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SOCI 1P80 (42)

Italian explorers

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Professor Cottrel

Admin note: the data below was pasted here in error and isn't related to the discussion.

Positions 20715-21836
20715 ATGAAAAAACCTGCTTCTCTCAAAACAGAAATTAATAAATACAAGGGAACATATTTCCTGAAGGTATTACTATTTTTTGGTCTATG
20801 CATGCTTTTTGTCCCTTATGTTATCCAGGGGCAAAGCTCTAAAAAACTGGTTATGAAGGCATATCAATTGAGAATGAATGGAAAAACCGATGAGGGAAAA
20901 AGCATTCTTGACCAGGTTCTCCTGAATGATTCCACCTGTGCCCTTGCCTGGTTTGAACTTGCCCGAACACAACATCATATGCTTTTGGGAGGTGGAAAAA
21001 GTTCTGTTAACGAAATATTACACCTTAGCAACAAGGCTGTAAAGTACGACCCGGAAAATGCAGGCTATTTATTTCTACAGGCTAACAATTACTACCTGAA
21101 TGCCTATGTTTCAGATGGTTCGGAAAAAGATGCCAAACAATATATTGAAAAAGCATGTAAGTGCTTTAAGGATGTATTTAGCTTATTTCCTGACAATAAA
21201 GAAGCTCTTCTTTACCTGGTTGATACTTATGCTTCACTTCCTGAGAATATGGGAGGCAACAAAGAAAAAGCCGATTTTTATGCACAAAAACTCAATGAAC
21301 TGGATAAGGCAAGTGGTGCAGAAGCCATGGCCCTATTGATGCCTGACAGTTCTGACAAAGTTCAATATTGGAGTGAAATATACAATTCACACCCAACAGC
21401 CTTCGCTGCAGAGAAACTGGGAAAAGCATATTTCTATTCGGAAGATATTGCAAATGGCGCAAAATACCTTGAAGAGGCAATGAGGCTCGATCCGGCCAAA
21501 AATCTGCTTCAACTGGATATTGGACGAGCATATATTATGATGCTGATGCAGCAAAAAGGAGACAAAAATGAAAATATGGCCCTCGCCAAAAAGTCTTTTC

Italian Americans • Italian explorers, including Christoforo Colombo (Christopher Columbus), played a major role in opening the Americas to European colonization and exploitation. An Italian navigator, Amerigo Vespucci, made a number of voyages to the Americas shortly after Colombo’s voyages. Because of his early maps, the continents came to be named after him. • Since 1820, more than 5 million Italians have migrated to the United States. Between 1880 and 1920, immigration was heavy, with more than 4 million immigrants. Prior to 1880, most immigrants were from northern Italy; after 1880 very large numbers came from southern Italy. • As with the Irish, land and agricultural problems triggered much of the Italian emigration. National unification under a government controlled by northern Italians had brought heavy taxes to southern Italy. Low income, poor soil, a feudal land system, unreasonable taxes, and government corruption were important push factors. The often exaggerated image of the United States as a place of expanding opportunity was a major pull factor. Some came to stay, but the majority of the early immigrants saw the United States as a temporary workplace. • The Italians had much in common with the Irish, Germans, and other early immigrants: they were from Europe; they arrived poor; they were Christians (Catholics) as were many Germans and most Irish; they were seeking opportunities in the New World; they kept to themselves and maintained their own culture and community; and they experienced prejudice and discrimination at the hands of the dominant group. • There were also important differences between Italian, German, and Irish immigrants. Unlike the Irish, the Italians spoke little English, and they did not have a long history of interaction with the English. The Italians came to the United States later than the Irish and Germans. Also, the Italians came by steamship rather than sailing ships, making it easier to return to Italy. Many arrived with the idea of returning home, and about one-third did. • The Immigration Act of 1924 established a small discriminatory quota for Italians. By 1929, the annual quota for Italians was only 5,802, compared with 65,721 for Great Britain. The quota system was based on nativists’ belief that those countries that had furnished the most “good American citizens”—that is, Protestant immigrants prior to 1890—should receive the largest quotas. • By the time the 1965 Immigration Act replaced the national-origin quota system, there was a backlog of 250,000 immigration applicants. Gradually, by the late 1970s, that backlog was exhausted, and since that time the number of Italian immigrants has dropped sharply. • More that 11 million Americans listed Italian as their first ancestry in the 1990 census; most of these were U.S. born. Counting both first and second ancestries listed by respondents in the census 2000 supplementary survey, the census bureau estimated that there were 15.9 million Italian Americans in 2000, making them one of the largest ancestry groups in the United States. • Most immigrants worked as unskilled laborers, often on transportation systems such as canals and railroads and on water and sewer systems. Pay was low, and individuals as well as families were usually poor. Segregated in “Little Italy ghettos” within cities, Italian immigrants and their children frequently faced economic, political, and social discrimination. • Italian Americans were funneled into urban ghettos in two ways: 1) Most members of the the dominant group and other groups, such as the Irish and Germans, did not want to live in the same communities as the Italian immigrants. Many of them could afford better neighborhoods and left the poorer ones to the Italians. Because of their poverty and the prejudice against them, the Italians were forced into Little Italies. 2) Italian Americans wanted to be with their families, their relatives, and other compatriots (particularly those from the same region or district in Italy who spoke the same dialect). Such enclaves allowed Italian Americans to sustain themselves, and in the long run these colonies facilitated the assimilation process. They created and nurtured institutions centered on the family, employment, mutual benefit organizations, and the Catholic Church that would support the immigrants in the new country. • By the end of the nineteenth century, nativist stereotypes of the “apelike” Irish were giving way to negative stereotypes of southern and eastern European immigrants, especially those who were Catholics and Jews. Italian immigrants were scorned by nativists as dangerous, contemptible, inferior, and disloyal. Popular writers, scholars, and members of Congress warned of the peril of allowing these “inferior” stocks from Europe into the United States; it was held that newer immigrants would make Americans a mongrel race. Stereotypes of Inferiority in Intelligence • In the first three decades of the twentieth century, Anglo-Protestant stereotypes of southern and eastern European immigrants’ intellectual inferiority were based in part on misreadings of the results of the new psychological tests that were often inaccurately labeled intelligence (IQ) tests. These tests measure only selected, learned verbal and quantitative skill
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